Diseases & Conditions A - Z
powered by Talix

Scaling Skin

What Is Scaling Skin?

Scaling skin is the loss of the outer layer of the epidermis in large, scale-like flakes. The skin appears dry and cracked, though skin dryness isn’t always to blame. Scaling skin can also be called:

  • desquamation
  • dropping of scales
  • flaking skin
  • peeling skin
  • scaly skin

The outer layer of skin becomes dry and flaky and peels away from the body in large pieces with the appearance of scales. Scaling skin can be embarrassing, particularly if it occurs on the hands, feet, face, or other visible areas. The scales can itch and redden, and the condition can affect your quality of life.

Potential Causes of Scaling Skin

Several skin disorders and physical conditions can lead to scaling skin. Scaly skin is usually a symptom of an underlying issue. Related conditions and diagnoses may include:

  • actinic keratosis (a condition that starts with scaly skin but can progress to growths and skin cancer)
  • allergic eczema
  • skin ulcers
  • athlete’s foot
  • ingrown toenail
  • dermatitis
  • contact dermatitis
  • hypoparathyroidism (decreased function of the parathyroid glands)
  • icthyosis vulgaris (general skin disorder)
  • ringworm
  • psoriasis
  • eczema
  • Kawasaki disease (a rare blood vessel disease in children)
  • seborrheic eczema
  • allergic reaction
  • drug reaction
  • stasis dermatitis
  • toxic shock syndrome

Diagnosing the Underlying Cause of Scaling Skin

When you initially recognize scaling skin, you may simply apply lotion and not give it much thought. After all, it is very common for skin to sometimes scale during periods of cold, dry weather, or after prolonged sun exposure. However, if your scaling skin does not improve, spreads, or worsens, you may want to see your doctor about it.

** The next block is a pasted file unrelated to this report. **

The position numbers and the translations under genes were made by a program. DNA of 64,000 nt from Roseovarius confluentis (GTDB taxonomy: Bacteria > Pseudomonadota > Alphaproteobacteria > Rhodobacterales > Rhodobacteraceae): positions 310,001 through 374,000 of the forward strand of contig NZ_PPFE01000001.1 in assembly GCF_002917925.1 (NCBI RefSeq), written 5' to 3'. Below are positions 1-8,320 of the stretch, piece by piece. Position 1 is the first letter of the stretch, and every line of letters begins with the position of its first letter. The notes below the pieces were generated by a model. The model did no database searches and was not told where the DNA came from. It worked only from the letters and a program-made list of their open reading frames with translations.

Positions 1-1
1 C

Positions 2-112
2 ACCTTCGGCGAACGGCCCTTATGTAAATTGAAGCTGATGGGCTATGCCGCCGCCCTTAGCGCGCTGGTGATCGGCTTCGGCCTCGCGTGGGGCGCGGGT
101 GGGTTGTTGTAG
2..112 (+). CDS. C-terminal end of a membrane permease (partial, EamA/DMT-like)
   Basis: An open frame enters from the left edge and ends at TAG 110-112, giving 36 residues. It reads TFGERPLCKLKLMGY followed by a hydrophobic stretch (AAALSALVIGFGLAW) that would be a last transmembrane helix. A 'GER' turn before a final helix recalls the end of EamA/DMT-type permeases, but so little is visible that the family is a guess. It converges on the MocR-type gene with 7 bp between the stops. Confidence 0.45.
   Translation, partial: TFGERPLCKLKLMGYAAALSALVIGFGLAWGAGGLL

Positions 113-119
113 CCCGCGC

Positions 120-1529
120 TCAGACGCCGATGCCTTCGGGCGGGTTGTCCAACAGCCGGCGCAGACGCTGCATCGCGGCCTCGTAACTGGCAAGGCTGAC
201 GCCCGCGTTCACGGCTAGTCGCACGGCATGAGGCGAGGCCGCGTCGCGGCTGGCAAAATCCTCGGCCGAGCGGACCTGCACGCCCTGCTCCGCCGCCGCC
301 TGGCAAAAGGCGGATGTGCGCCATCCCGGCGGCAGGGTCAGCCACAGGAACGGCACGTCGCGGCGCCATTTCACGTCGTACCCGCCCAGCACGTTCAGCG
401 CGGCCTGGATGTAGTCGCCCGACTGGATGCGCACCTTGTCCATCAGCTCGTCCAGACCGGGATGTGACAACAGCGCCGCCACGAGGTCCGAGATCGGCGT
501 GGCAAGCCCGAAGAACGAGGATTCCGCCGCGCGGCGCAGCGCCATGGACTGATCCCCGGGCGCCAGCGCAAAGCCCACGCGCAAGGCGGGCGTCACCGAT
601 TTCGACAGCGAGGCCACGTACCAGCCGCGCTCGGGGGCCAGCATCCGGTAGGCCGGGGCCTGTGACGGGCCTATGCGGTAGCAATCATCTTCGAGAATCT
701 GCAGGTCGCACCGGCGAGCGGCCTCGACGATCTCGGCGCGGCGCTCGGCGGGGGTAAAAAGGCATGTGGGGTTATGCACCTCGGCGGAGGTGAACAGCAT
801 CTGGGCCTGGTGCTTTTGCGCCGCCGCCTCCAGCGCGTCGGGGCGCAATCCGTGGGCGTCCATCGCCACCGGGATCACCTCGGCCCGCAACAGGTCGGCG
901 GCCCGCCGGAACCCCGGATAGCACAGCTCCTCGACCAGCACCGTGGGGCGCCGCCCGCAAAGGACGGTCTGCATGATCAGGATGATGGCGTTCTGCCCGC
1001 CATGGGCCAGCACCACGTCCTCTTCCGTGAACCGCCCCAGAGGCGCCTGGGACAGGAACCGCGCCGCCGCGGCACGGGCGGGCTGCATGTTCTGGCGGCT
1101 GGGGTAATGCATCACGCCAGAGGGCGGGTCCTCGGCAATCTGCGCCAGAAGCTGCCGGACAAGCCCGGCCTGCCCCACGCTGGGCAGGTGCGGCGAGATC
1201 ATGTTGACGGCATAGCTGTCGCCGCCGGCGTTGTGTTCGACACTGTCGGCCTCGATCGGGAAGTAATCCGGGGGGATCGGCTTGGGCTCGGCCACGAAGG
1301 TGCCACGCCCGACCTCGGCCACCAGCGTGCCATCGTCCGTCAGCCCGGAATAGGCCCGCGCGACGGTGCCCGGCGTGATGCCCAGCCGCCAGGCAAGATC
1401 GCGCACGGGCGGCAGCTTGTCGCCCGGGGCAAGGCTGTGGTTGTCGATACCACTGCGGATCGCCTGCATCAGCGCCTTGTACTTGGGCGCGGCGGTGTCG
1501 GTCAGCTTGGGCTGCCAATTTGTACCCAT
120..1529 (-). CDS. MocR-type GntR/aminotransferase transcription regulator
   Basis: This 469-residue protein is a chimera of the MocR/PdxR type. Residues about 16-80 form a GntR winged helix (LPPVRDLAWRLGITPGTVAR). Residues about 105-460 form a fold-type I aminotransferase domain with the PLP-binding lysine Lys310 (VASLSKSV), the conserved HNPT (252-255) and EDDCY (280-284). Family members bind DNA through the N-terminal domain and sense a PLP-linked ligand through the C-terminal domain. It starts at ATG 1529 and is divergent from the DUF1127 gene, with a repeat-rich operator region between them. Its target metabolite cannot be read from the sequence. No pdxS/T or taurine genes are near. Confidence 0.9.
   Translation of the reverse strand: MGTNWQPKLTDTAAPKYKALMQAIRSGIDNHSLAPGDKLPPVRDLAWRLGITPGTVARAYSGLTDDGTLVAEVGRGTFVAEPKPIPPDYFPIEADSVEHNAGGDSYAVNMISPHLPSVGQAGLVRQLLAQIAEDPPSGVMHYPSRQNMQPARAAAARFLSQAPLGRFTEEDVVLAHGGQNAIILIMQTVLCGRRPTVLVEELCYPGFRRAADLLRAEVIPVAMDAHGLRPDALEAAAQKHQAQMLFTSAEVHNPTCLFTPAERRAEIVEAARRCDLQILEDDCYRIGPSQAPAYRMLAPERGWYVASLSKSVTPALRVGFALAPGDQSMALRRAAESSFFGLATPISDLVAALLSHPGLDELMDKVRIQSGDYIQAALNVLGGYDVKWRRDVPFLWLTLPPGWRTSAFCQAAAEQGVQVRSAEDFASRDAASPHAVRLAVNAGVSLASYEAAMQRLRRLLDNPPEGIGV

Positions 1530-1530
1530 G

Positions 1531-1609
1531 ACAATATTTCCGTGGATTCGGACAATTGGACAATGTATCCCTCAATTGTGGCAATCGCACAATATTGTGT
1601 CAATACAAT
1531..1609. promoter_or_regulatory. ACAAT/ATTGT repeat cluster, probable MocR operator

Your doctor will ask about your medical history and the symptoms you have. If you can pinpoint when the symptoms first appeared, it may help your doctor determine a cause. Whether or not your skin itches or if anything provides relief could also help in diagnosing the problem.

The diagnosis is made based on the appearance of the skin, the history of exposure to any irritating or allergenic substances, and any accompanying symptoms.

Treatment Options for Scaling Skin

Treatment depends on the severity of the symptoms and the cause of the scaling skin. In cases of allergic reactions, discontinuing use or contact with the allergen can solve your problem. You should still see an allergist to confirm what is triggering the scales.

Many times, skin conditions that lead to scaling can be treated with a simple topical cream. Sometimes, oral medications are needed to address issues that are more than skin deep. Depending on the diagnosis, your doctor may refer you to a dermatologist for specialized treatment.

Medical Emergencies

Rarely is scaling skin a symptom of a medical emergency. However, sometimes it’s the sign of an allergic reaction, which can prove fatal if ignored. If scaling skin is accompanied by the following signs, seek medical attention immediately:

  • severe allergic reaction (hives, swelling, difficulty breathing, itching)
  • nausea and vomiting
  • severe weakness
  • high fever
  • sudden and severe blistering

Content licensed from:

Written by: JC Jones MA, RN
Medically reviewed on: Jan 13, 2015: Brenda B. Spriggs, MD, MPH, FACP

This feature is for informational purposes only and should not be used to replace the care and information received from your health care provider. Please consult a health care professional with any health concerns you may have.
Symptom Search
Enter your symptoms in our Symptom Checker to find out possible causes of your symptoms. Go.
Drug Interaction Checker
Enter any list of prescription drugs and see how they interact with each other and with other substances. Go.
Pill Identifier
Enter its color and shape information, and this tool helps you identify it. Go.
Drugs A-Z
Find information on drug interactions, side effects, and more. Go.